This is a story of a film critic, the internet and Renee Zellweger’s face. Or probably her eyes, to be exact. The internet is currently brewing a storm that will eventually form into a mob to go after Owen Gleiberman who wrote said piece, I’m bracing myself for the “Owen Gleiberman is a sexist” think pieces coming soon to a website near you. But I really hope this is a conversation we can have without resorting to a hivemind stoning. As a fan and reader of his for almost 20 years I think I can say with some certainty: he is not a sexist. He is making an observation that he is far from alone in making. He’s making an observation that hoards of women have made in far less polite ways. Still, the internet is right for getting angry and defending Zellweger from an even bigger and even worse stoning. Your tl;dr here is that we should stop getting angry at women for doing what they feel they have to do to keep working, or doing what they want to do to feel better about themselves.
We enter a contract with our celebrities and their faces, in a way, because we see them up close in ways we usually only view lovers and children. When something happens to that face, usually their career dips or completely goes under. Think Montgomery Clift and Mark Hamill after their car accidents. If an actress or actor gains a lot of weight and it changes their face and it’s not done purposefully for the role, we simply do not forgive them.
But there is something worse going on with plastic surgery and women in America specifically. Women here are forced to have plastic surgery or they will not get work, period. This is not true, thankfully, in the UK, which is why we often must rely on British actresses to show up with their real, aging faces. But look at the actresses who don’t go under the knife and then suffer through competing with so many other out of work older actresses. I think of Daphne Zuniga. I think of Helen Hunt before she finally did the botox. I think of Annette Bening — beautiful Annette Bening — and Diane Keaton, both of whom have refused to alter their faces. Some of them work and some of them don’t. We praise those like Meryl Streep and Judi Dench who have been blessed with the kind of bone structure that can withstand age, but most still whisper about those who start to look very very old, just as they do when someone has gone under the knife or injected something somewhere. We humans see this as an act of vanity and therefore not tolerated, all the while ignoring other body-altering procedures like tattoos, working out at the gym, wearing bras, heels, or makeup.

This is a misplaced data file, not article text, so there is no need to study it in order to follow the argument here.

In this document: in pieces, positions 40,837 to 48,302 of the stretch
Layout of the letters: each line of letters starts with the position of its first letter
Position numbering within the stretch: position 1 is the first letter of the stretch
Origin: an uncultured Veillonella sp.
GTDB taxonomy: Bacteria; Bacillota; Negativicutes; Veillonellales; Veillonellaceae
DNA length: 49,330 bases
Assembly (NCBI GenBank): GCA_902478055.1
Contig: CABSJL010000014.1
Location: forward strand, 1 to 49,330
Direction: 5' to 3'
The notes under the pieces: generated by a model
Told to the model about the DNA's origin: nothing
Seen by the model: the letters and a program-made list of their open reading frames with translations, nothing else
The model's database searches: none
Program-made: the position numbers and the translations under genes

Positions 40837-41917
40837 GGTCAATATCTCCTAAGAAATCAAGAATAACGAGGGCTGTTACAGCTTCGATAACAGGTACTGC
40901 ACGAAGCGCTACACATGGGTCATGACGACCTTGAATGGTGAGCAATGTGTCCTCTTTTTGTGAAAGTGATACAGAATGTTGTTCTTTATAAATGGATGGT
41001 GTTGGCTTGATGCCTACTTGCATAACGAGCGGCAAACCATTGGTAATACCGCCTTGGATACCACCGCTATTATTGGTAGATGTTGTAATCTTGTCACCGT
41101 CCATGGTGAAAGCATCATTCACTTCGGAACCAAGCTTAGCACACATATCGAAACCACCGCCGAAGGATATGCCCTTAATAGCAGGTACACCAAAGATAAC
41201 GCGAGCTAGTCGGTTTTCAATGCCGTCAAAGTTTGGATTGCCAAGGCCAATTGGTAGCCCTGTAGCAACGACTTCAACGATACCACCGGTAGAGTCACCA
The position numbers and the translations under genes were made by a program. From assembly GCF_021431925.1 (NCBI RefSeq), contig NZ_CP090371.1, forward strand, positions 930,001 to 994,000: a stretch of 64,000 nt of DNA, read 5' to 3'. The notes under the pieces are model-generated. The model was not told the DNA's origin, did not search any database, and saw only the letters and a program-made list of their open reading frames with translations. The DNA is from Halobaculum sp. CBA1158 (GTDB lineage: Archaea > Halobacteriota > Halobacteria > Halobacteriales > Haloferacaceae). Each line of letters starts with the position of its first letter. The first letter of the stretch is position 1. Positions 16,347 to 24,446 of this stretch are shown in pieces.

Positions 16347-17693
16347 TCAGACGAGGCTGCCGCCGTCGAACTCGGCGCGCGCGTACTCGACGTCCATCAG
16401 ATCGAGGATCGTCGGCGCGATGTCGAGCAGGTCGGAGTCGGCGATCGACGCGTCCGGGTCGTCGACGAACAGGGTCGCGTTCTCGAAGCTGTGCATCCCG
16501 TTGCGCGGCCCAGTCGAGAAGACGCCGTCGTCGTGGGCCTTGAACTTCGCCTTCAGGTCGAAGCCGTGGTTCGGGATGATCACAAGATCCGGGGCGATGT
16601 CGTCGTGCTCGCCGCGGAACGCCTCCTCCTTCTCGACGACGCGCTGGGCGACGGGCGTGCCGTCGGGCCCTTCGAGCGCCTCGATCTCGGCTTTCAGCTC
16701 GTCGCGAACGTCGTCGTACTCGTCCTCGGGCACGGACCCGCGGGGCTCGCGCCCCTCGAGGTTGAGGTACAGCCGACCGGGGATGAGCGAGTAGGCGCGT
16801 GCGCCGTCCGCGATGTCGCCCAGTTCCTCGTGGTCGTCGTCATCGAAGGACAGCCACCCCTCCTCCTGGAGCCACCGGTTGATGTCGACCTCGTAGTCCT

I think Gleiberman was lamenting the loss of Zellweger’s face that he had come to love, but I also think that if we’re all contributing the fucked up film culture that doesn’t allow women to age, we have to then forgive women for doing everything they can to still work in that same film culture. It isn’t so easy for Renee Zellweger appearing in the third film of a franchise that began 15 years ago, who is competing with franchise actresses half her age. As Jack Nicholson says in Terms of Endearment: “Everybody uses whatever they have.” The alternative for Zellweger is to do what Meg Ryan has been forced to do — mostly stay out of sight because who needs the grief? We are the ones who need to get over it.
The critics who have objected to Gleiberman’s piece are right in that he doesn’t have, nor do any of us have, the right to judge Zellweger, or to hold this against her. Whether she felt pressured into it or whether it was her own choice — the fact is, she has a right to do with her face whatever she wants — we have the right to look at it, to like it, or not.
But people are wrong, I think, to try to shut down the conversation if it’s a conversation that is happening anyway. The truth of it is that people are looking at Zellweger and they are talking about her, and that includes plenty of women back in 2014 when the story and photos first broke. Should film critics be able to talk about things other people are talking about? Or are they supposed to be the good girls/guys who write about what should be, rather than what is?
Where Gleiberman went off course, I’d say, is in feeling Zellweger let him down as a fan of Bridget Jones. She doesn’t look like Bridget Jones, well that’s because we all look differently as we get older, whether we alter our faces or not. There is no point in taking it personally. Youth is like nature’s wet kiss but it’s not meant to last. We can’t stay young forever. We all heard the gasps at Kim Novak’s appearance at the Oscars in 2014 because we have a picture in our minds of what she should look like. If she looked old we would just wilt, heartbroken at life’s inevitable trajectory. If she tries to make herself look younger, we seem to see that as an invitation to shame her for her vanity.
The bottom line is this: until we can fix our fucked up sense of needing our stars to remain young and beautiful forever, until we can offer as many roles to women over a certain age as we do to those in their prime, until we stop the eternal massaging of the 13-year-old male ego, we must forgive Renee Zellweger for doing what she thought was right. And while we’re at it, let’s forgive Jennifer Grey for her nose-job and for all of the boob jobs that have come and gone in the decades since. It really isn’t our job to tell women — or anyone for that matter — what they should be doing with their own faces and bodies.
If you want to help women, especially older women, buy a ticket to their movies because in Hollywood it don’t mean a thing if it ain’t got that k’ching. Write think pieces until the cows come home but buy a ticket to that movie.